It is by universal misunderstanding that all agree.(C'est par le malentendu universel que tout le monde s'accorde.) – Baudelaire
We might be inclined to agree with Baudelaire. In many situations, people caught up in the enthusiasm of a crowd or hypnotized by the rhetoric of a ceremony claim to be in agreement with one another -- and, they often fervently believe it to be so.
The bride and groom at a wedding ceremony may agree to "love, honor and obey." But question them privately afterwards and you will find discrepancies between what each of them explains is their understandings of those words. If no discrepancies initially turn up, ask them after the honeymoon is over.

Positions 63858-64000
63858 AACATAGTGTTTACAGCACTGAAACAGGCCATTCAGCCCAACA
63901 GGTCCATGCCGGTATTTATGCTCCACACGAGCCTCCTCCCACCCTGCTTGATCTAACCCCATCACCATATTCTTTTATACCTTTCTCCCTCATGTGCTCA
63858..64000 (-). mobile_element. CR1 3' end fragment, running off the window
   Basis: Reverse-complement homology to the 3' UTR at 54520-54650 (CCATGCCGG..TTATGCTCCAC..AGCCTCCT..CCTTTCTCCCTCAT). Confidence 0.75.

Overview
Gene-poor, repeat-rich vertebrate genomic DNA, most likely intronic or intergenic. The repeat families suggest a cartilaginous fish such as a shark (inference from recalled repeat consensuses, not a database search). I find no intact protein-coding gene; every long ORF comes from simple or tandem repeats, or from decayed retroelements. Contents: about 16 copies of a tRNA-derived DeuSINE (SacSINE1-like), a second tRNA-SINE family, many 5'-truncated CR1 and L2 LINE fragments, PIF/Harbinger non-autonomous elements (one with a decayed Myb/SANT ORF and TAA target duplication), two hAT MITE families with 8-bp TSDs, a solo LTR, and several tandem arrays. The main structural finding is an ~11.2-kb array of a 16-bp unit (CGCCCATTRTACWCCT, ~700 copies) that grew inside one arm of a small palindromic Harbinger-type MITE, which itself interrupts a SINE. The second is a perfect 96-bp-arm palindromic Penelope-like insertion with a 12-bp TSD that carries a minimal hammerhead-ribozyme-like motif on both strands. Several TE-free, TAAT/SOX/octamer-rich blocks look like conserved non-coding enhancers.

However, what Baudelaire seems to overlook is that an agreement is often little more than an expression of concession or acquiescence. Faced with a potential impasse, parties may make concessions or acquiesce in a formulation of mutual responsibilities that none really find optimal.
Why would they do such a thing? Because, by examining their options, parties to a negotiation may find out that concession or acquiescence is less costly than disrupting relationships with their opponents by, say, walking away. You don’t sever relations with someone you might need to depend on in the future, even if, for the moment, you might strongly disagree with them. (See Choosing The Lesser Evil: a Moral Failure?)
Such realities keep unsatisfied voters from switching political party, bad marriages from divorce or antagonistic nations from war.
To examine these issues further, see The Indeterminacy of Consensus